I have a data file with a fixed record length. There are no carriage returns or line feeds delimiting the records. How can I insert a carriage return linefeed pair at every X characters using Notepad++(where X is the record length)?

  • What is the size of your input file? Commented Nov 22, 2010 at 22:01
  • @idealmachine: The file I am working on is 486 KB with 750 character records.
    – DaveB
    Commented Nov 23, 2010 at 0:25
  • As the multiple answers below the fold indicate, this has long since been added as a native feature to N++. The functionality changed a few times, I'm not sure adding yet another answer is the best way; with v8.6.7 you can select your text and go Edit/Line Operations/Split Lines which will split to current view, or add your own specific column width via Settings/Preferences/Margins.../Vertical Edge Settings, where you can enter a decimal at which the first function will then wrap.
    – Torque
    Commented Jun 7 at 7:56

5 Answers 5


I appreciate that it's not ideal, but I'm surprised no one offered this as a pure N++ solution

In a regular expression find/replace





Roughly translated as...


750 instances of any character and remember the characters.


The 750 characters we just remembered followed by a new line.

Although, to be honest, I'd stick to the powershell approach for anything more than a one-off run.

  • 2
    Google brought me here. This worked great for a one-off document I had to split and diff! Thank you very much.
    – bgStack15
    Commented Aug 27, 2014 at 18:40
  • 4
    This! ...is the answer.
    – RLH
    Commented Jan 29, 2016 at 12:56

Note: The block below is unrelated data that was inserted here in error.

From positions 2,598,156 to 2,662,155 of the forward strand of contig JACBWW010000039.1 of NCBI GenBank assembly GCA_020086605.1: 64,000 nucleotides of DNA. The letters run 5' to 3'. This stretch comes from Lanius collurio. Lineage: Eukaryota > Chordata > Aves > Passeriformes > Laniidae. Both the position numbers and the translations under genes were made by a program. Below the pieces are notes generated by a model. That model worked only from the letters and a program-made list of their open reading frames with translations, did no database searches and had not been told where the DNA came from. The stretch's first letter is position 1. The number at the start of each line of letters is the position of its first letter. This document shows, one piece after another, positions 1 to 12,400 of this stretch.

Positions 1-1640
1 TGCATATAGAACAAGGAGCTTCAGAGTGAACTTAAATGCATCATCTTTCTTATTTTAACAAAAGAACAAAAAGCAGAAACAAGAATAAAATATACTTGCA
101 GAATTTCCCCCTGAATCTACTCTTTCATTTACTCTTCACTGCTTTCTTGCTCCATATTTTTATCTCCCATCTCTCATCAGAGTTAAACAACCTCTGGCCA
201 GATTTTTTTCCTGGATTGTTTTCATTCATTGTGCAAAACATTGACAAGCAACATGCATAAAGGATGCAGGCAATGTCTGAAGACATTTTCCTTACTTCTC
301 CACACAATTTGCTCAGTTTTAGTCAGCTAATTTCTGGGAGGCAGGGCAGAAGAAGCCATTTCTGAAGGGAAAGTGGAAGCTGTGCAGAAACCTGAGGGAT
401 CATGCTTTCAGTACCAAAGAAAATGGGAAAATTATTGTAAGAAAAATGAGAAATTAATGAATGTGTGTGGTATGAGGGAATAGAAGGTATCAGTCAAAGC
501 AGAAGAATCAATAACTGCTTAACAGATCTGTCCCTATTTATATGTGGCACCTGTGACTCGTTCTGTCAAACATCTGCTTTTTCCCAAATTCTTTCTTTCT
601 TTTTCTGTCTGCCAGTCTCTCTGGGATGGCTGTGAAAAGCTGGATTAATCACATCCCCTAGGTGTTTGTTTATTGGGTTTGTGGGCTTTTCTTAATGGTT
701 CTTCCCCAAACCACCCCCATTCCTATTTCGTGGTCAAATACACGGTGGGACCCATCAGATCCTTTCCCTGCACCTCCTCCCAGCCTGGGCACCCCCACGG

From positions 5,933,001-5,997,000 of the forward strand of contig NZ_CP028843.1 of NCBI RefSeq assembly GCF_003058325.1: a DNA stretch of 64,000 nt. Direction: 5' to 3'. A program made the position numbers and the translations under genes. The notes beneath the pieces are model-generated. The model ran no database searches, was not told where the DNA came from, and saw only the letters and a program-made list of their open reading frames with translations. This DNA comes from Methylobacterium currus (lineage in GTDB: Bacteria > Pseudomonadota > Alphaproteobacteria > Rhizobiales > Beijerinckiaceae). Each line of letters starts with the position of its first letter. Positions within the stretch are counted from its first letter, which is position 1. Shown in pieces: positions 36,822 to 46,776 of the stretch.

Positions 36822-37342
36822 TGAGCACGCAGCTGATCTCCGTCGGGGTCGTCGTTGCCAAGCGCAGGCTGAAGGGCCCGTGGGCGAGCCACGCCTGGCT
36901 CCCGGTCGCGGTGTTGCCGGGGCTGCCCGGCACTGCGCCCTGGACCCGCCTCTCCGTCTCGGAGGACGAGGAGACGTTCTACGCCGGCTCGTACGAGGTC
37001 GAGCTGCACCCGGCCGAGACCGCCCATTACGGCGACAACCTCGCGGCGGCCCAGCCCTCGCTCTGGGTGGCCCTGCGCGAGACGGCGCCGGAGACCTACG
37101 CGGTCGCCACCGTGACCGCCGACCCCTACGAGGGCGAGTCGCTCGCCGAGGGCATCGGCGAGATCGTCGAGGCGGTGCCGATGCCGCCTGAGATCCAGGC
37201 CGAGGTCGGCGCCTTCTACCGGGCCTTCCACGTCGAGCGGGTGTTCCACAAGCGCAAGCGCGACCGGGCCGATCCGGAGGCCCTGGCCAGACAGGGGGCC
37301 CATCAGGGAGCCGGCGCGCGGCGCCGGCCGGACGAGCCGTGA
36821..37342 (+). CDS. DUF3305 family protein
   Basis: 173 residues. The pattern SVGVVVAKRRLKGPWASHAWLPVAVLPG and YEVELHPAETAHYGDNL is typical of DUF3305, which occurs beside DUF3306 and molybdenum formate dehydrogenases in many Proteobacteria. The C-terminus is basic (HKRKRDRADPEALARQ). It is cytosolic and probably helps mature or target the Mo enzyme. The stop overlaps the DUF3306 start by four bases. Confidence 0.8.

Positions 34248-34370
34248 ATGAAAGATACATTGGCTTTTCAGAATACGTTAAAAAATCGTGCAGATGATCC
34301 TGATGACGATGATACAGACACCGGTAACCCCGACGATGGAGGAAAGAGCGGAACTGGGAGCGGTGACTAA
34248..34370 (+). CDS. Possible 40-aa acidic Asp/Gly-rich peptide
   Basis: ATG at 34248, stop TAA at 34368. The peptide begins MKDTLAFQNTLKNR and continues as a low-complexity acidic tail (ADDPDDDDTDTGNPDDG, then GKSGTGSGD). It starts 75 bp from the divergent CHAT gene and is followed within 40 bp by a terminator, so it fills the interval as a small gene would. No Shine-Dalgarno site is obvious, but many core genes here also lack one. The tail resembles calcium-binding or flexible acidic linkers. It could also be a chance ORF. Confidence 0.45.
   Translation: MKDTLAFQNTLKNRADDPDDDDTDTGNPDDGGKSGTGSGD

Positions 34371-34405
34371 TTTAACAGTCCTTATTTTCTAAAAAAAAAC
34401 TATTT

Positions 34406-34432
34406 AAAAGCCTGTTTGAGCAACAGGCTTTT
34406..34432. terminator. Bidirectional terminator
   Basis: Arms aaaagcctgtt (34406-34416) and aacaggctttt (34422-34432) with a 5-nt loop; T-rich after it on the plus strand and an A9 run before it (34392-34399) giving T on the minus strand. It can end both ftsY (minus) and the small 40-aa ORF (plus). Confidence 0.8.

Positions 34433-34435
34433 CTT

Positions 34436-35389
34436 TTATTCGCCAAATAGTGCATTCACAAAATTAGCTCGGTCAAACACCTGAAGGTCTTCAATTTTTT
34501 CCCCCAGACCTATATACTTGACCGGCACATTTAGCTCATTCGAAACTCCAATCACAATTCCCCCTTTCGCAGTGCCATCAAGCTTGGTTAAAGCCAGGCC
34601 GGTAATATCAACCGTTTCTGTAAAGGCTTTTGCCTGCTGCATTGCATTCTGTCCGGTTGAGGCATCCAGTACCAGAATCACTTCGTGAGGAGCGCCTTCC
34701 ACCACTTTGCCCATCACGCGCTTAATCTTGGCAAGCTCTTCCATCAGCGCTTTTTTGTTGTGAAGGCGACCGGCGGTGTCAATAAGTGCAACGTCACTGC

This isn't a task suited to Notepad++, particularly with large input files. Using Windows PowerShell (available for free from Microsoft for Windows XP and Windows Vista, and included with Windows 7), you could do this with:

(gc in.txt) -replace ".{750}" , "$&`r`n" | sc out.txt
  • 4
    I am new to PowerShell. Could you break down the various elements of the command and comment what they do?
    – DaveB
    Commented Nov 24, 2010 at 23:13
  • @DaveB 1. Parens are evaluated first, wherein gc command gets content from the file (in.txt). 2. replace command does a replace, taking first argument ("." for any character, {750} for 750 times), and replacing with second (found string ($) and tacks on carriage return+line feed (rn)). 3. This is then sent aka piped ("|") to the next statement. 4. sc command then sets content to the file parameter (out.txt).
    – troy
    Commented Dec 4, 2018 at 19:27

Notepad++ v5.8.3 has this command: first select the whole file; then

Edit -> Line Operations -> Split Lines

This splits lines so that they fit exactly in the current window. As far as I can see, you have to use the mouse to resize the window to the width that you want.


For V6.3

  1. Frame Window to Text Length

  2. Highlight [ALL Text] >>Edit > Select ALL

  3. Edit> LineOperations > SplitLine

Save Document under NEW NAME.

  1. Type the number of characters you want on each line, select it, and then choose Edit → Cut.

  2. Edit → Select All, then TextFX → TextFX Edit → ReWrap Text to (Clipboard or 72) width

  3. TextFX → TextFX Edit → Trim Trailing Spaces

  • My records are 750 characters. After following your instructions, I am left with records of various lengths. Testing with a length of 10 characters leaves me with lines as short as 1 after trimming off the trailing spaces :( I am using version 5.7 of Notepad++.
    – DaveB
    Commented Nov 22, 2010 at 21:53
  • This doesn't work for me. It always wraps to 72 characters regardless of what's in the clipboard
    – endolith
    Commented Jan 14, 2016 at 21:21
  • NPPTextFX2 is a replacement for the now obsolete TextFX. It is available in the Notepad++ Plugins Admin and it works just as described in the answer. If you copy the number 100 to the clipboard, it wraps to that number of characters.
    – Agostino
    Commented Oct 20, 2023 at 19:10

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